August132014
August122014
tousledbirdmadgrrrl:


Corsican vendetta knife with floral detail

"may all your wounds be mortal"

tousledbirdmadgrrrl:

Corsican vendetta knife with floral detail

"may all your wounds be mortal"

(Source: anti-romanticismo, via quagmireparadigm)

August112014
de-salva:

ROCK ART IN SOUTH AMERICA - Coral Island Petroglyphs (Coral Island off the south Coast of Santa Catarina, Brazil).

de-salva:

ROCK ART IN SOUTH AMERICA - Coral Island Petroglyphs (Coral Island off the south Coast of Santa Catarina, Brazil).

(via snowonredearth)

August102014
fishstickmonkey:

Egypt - Cairo - old house and Masharabieh. Francis Firth, photographer. ca.1856-60. Library of Congress

fishstickmonkey:

Egypt - Cairo - old house and Masharabieh. Francis Firth, photographer. ca.1856-60. Library of Congress

(via fishstickmonkey)

August92014

420-bit:

Fucking quality post right here

(Source: yung-replica, via alphacaeli)

August82014
endlessquestion:

A Lacquer Painting on cardboard with the Constellation Sagittarius, Iran 19th century

endlessquestion:

A Lacquer Painting on cardboard with the Constellation Sagittarius, Iran 19th century

(via plio-cavedeposits)

August72014

mediumaevum:

Medieval Graffiti - not so rare after all

A project to record the graffiti, which began in Norfolk, has now been rolled out to other areas and is gradually spreading across England.

Armed with just a torch and a camera, a team of volunteers have recorded more than 28,000 images from churches in Norfolk alone and are a third of the way through searching Norwich Cathedral, where there are many more examples. Read on

(via cabinet-de-curiosites)

August62014
speciesbarocus:

michael_hamburg69 - Nuremberg cemetery (2014). Detail.

speciesbarocus:

michael_hamburg69 - Nuremberg cemetery (2014). Detail.

(via poisonwasthecure)

August52014
fishstickmonkey:




Plaque



Western Inner Mongolia, 5th-3rd century B.C.
Sculpture; plaques
Bronze, cast
LACMA

fishstickmonkey:

Plaque

Western Inner Mongolia, 5th-3rd century B.C.

Sculpture; plaques
Bronze, cast
August42014
ancientpeoples:

The Dying Lion, a stone panel from the North Palace of Ashurbanipal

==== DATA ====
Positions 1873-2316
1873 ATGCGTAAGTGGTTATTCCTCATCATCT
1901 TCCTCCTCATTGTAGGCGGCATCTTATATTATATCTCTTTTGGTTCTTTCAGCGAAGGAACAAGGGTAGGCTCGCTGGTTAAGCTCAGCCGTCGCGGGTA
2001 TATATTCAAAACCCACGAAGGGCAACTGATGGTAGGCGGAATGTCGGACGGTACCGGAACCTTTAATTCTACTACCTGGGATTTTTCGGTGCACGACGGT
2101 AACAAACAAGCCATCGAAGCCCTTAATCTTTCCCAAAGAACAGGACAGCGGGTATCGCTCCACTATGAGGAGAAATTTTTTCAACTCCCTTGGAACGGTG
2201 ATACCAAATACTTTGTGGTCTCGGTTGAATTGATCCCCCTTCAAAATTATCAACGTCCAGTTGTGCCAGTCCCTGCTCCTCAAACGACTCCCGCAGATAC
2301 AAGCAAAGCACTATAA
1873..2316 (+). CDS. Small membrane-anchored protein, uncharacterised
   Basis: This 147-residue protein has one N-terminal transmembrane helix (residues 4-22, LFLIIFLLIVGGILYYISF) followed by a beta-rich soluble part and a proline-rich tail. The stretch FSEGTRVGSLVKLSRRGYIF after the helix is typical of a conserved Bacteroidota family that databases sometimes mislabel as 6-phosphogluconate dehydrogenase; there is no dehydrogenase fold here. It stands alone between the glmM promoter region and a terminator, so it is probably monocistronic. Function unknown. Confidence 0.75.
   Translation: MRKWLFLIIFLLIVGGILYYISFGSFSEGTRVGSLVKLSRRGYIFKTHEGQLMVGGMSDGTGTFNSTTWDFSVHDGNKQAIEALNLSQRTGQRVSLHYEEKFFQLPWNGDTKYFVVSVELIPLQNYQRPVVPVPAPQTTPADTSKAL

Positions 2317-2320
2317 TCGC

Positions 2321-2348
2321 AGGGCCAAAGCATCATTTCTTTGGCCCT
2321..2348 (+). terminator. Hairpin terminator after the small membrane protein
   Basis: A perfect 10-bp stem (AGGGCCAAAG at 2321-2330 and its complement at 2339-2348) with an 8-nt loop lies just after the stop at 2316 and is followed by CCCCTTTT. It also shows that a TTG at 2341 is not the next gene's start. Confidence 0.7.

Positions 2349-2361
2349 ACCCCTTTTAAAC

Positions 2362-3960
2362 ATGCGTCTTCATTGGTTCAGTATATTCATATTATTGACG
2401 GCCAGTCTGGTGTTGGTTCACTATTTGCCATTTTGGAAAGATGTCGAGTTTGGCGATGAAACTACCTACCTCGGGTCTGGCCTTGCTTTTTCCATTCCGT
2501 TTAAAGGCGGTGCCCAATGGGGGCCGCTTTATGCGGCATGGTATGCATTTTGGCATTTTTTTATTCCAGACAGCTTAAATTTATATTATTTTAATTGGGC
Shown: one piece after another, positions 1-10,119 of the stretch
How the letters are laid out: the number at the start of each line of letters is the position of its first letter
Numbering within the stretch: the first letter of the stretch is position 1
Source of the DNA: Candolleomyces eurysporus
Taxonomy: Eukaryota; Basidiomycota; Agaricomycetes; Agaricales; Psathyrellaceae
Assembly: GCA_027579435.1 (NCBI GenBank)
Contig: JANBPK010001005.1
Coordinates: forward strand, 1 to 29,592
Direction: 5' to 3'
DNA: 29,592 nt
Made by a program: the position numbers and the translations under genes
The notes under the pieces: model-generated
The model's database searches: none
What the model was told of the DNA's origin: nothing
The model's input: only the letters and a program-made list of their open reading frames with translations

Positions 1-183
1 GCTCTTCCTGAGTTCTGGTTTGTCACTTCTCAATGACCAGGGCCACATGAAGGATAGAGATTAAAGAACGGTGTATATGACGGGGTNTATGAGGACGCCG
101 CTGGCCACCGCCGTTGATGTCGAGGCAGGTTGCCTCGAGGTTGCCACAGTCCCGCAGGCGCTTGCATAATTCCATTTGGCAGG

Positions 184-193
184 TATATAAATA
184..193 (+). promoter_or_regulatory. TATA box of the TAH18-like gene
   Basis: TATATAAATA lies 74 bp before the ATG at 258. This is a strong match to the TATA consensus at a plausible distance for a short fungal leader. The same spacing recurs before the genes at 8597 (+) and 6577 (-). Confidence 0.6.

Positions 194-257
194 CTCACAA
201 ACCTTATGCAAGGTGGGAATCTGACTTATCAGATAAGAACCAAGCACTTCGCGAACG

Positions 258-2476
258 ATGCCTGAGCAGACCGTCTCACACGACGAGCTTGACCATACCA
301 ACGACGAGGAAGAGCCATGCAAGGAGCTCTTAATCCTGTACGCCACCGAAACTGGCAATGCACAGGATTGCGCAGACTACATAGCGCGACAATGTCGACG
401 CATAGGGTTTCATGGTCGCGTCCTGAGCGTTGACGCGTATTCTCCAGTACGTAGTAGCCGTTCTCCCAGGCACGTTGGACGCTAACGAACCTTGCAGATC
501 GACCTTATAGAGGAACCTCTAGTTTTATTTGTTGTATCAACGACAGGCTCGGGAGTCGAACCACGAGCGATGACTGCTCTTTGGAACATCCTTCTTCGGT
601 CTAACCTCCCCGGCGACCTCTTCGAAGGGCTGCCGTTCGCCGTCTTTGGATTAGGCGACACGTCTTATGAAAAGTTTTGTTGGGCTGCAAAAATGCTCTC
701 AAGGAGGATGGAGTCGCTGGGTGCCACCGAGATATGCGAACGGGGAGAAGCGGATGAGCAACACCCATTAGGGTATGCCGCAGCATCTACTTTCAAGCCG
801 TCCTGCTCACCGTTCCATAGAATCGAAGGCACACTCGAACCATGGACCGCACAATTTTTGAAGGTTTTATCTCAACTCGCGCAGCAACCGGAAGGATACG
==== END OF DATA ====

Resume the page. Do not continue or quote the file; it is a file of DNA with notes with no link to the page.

Nineveh, northern IraqNeo-Assyrian
c.645 BC
This small alabaster panel was part of a series of wall panels that showed a royal hunt. It has long been acclaimed as a masterpiece; the skill of the Assyrian artist in the observation and realistic portrayal of the animal is clear.
Struck by one of the king’s arrows, blood gushes from the lion’s mouth. Veins stand out on its face. From a modern viewpoint, it is tempting to think that the artist sympathized with the dying animal. However, lions were regarded as symbolizing everything that was hostile to urban civilization and it is more probable that the viewer was meant to laugh, not cry.
There was a very long tradition of royal lion hunts in Mesopotamia, with similar scenes known from the late fourth millennium BC. The connection between kingship and lions was probably brought to western Europe as a result of the crusades in the twelfth and thirteenth centuries AD, when lions begin to decorate royal coats of arms.
Source: British Museum

ancientpeoples:

The Dying Lion, a stone panel from the North Palace of Ashurbanipal

Nineveh, northern Iraq
Neo-Assyrian

c.645 BC

This small alabaster panel was part of a series of wall panels that showed a royal hunt. It has long been acclaimed as a masterpiece; the skill of the Assyrian artist in the observation and realistic portrayal of the animal is clear.

Struck by one of the king’s arrows, blood gushes from the lion’s mouth. Veins stand out on its face. From a modern viewpoint, it is tempting to think that the artist sympathized with the dying animal. However, lions were regarded as symbolizing everything that was hostile to urban civilization and it is more probable that the viewer was meant to laugh, not cry.

There was a very long tradition of royal lion hunts in Mesopotamia, with similar scenes known from the late fourth millennium BC. The connection between kingship and lions was probably brought to western Europe as a result of the crusades in the twelfth and thirteenth centuries AD, when lions begin to decorate royal coats of arms.

Source: British Museum

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